Will it happen, this time? I don’t think so. The whole notion might be worthy of a science fiction story, but it really belongs, I think, in the realm of fantasy.
Aside from the fact that a lot of Californians are uneasy about losing their American citizenship, turning in their savings accounts for new California money, needing to have passports to visit nearby states, perhaps even having tariffs placed on goods imported from those other states, and so forth, it also is important to consider that significant chunks of California are Federal property—such things as Yosemite National Park and a slew of other national parks, Death Valley, the major part of our freeway system, a cluster of military bases, and a good deal more. It is not likely that Washington will stand idly by while we yank such things out of the Union; and the Federal government, unlike California, does have an army to enforce its wishes.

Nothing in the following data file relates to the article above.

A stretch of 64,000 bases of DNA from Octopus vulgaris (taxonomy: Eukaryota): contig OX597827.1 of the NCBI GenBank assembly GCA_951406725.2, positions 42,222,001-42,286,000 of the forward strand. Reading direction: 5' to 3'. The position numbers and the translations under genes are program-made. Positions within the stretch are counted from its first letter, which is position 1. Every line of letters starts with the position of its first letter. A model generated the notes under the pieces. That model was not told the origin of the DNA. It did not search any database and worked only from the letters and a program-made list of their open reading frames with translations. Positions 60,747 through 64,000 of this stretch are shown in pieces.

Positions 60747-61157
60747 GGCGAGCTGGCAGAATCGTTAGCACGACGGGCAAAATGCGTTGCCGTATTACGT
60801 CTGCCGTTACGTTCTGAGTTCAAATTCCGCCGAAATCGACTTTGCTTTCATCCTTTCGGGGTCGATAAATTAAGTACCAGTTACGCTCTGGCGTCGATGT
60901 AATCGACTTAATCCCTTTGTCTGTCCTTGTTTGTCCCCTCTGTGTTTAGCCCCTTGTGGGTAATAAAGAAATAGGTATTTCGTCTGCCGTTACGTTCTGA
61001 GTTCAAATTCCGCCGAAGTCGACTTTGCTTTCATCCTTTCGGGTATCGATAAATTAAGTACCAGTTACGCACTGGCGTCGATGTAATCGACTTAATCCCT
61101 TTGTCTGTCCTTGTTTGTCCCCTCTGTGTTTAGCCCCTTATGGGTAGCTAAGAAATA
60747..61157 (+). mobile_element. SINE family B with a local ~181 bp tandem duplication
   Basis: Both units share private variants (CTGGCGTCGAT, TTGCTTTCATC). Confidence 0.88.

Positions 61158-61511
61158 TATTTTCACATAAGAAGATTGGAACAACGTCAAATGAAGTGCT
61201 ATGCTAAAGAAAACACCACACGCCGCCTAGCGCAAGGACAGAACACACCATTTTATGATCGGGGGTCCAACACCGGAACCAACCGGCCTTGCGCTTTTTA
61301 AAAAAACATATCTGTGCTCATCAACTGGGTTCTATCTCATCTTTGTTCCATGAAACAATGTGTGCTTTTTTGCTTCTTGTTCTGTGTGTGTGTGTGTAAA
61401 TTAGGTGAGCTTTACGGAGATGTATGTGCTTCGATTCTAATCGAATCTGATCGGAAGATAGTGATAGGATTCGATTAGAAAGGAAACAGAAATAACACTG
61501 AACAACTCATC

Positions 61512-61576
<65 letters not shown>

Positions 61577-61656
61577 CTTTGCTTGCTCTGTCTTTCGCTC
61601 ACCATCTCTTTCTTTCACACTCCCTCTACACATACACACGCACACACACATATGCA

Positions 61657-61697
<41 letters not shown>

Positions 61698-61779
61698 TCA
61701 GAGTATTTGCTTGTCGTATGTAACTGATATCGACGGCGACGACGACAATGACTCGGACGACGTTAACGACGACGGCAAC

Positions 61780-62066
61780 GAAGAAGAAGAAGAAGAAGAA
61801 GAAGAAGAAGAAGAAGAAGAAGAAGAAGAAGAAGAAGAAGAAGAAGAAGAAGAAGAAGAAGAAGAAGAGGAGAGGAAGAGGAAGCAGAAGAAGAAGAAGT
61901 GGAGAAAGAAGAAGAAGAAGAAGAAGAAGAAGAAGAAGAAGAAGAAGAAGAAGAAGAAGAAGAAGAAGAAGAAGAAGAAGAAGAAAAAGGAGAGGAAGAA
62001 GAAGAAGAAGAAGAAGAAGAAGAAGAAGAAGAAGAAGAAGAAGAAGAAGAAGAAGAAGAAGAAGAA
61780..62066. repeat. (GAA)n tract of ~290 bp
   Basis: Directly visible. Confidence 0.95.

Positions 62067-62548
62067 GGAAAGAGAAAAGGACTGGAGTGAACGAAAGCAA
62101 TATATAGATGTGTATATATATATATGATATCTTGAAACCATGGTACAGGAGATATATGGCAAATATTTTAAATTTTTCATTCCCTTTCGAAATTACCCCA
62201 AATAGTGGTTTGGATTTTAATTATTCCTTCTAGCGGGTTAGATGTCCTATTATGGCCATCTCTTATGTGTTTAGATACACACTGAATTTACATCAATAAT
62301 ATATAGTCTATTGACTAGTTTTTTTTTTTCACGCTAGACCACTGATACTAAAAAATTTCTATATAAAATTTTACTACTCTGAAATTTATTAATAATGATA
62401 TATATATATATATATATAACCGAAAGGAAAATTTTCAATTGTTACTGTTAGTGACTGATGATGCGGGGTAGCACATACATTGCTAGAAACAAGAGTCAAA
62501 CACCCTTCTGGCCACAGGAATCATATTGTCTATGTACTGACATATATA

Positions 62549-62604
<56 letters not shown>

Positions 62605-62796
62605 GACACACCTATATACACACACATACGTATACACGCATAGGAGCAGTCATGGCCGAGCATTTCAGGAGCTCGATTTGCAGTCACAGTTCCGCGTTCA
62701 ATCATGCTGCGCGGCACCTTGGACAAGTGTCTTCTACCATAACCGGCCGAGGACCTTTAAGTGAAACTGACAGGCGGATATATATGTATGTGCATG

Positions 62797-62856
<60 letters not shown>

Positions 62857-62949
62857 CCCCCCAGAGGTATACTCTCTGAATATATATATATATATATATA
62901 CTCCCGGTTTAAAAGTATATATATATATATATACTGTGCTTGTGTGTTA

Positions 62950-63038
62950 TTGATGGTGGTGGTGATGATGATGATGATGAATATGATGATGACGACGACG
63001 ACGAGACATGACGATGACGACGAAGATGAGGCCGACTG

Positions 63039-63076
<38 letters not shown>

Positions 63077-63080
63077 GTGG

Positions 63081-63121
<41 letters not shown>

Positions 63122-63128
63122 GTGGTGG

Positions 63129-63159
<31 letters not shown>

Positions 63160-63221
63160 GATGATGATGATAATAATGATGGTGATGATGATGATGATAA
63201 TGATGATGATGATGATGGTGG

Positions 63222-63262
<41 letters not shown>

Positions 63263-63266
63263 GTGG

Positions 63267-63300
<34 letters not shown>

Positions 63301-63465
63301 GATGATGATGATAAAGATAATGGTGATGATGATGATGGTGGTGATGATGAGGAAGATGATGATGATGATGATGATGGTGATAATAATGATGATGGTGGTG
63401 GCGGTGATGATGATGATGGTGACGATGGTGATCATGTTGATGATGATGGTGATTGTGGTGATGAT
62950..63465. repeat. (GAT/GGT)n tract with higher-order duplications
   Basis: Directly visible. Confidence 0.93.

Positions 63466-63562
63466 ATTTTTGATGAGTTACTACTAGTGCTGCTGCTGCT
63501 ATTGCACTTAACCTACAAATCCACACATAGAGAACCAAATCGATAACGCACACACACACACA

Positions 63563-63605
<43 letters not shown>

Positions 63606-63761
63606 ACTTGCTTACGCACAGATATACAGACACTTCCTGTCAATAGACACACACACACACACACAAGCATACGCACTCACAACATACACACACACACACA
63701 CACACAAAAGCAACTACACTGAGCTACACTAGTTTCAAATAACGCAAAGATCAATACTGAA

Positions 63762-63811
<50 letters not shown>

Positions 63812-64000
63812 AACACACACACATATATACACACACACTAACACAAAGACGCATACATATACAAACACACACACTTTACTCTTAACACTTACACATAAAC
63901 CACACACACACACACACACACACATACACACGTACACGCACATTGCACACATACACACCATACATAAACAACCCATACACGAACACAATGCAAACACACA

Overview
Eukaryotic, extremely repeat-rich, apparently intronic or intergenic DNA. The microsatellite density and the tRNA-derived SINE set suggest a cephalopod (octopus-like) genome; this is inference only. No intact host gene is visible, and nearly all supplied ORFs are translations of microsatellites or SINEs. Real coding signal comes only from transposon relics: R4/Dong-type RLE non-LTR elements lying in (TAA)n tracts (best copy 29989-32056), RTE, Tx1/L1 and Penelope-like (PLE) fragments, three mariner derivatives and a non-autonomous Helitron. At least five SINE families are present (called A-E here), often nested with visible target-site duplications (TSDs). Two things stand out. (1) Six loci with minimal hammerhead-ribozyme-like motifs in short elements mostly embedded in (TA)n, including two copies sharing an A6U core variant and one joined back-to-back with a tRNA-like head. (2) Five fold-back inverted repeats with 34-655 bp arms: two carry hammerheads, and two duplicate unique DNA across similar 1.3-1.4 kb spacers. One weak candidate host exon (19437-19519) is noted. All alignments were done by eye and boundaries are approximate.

Nevertheless, our Calexiteers are hard at work raising support for secession (followed, I suppose, by the creation of our own currency and postage stamps, our application to join the United Nations as an independent country, the issuance of a California passport that we would have to show in order to get across the border into Nevada or Arizona, etc., etc.). In order for all this to happen peacefully, the United States would first have to hold a constitutional convention, which must be requested by two thirds of the states, thirty-four in all. Not much chance of that, because a constitutional convention has loose-cannon aspects that a good many of us find frightening: it would be free to address itself to whichever part of the present Constitution it cared to, not just the issue of Californian secession, and the result might be very startling. (Even so, a dozen states have already passed resolutions calling for such a convention, but I doubt that the plan will get much further than that.) Barring a convention, the next move would have to be an amendment to the present constitution permitting states to secede, passed by three quarters of the states, and, though a good many citizens of states more conservative than this one, weary of what they consider Californian insanity, would be happy to see us pick up and leave, it’s highly unlikely that the amendment could win the votes of the necessary number of states, since it would be seen not just as a way of getting rid of those pesky Californians but as the first step in the breakup of the Union itself. Still, Calexit petitions have been drawn up, calling for Californians to express their opinions about secession. (Most of them are against it, it turns out, especially when a second proposal to carve out an “autonomous Native American nation” in eastern California is tacked onto it.) So the idea of an independent country of California is likely to remain in the domain of fantasy fiction, I think.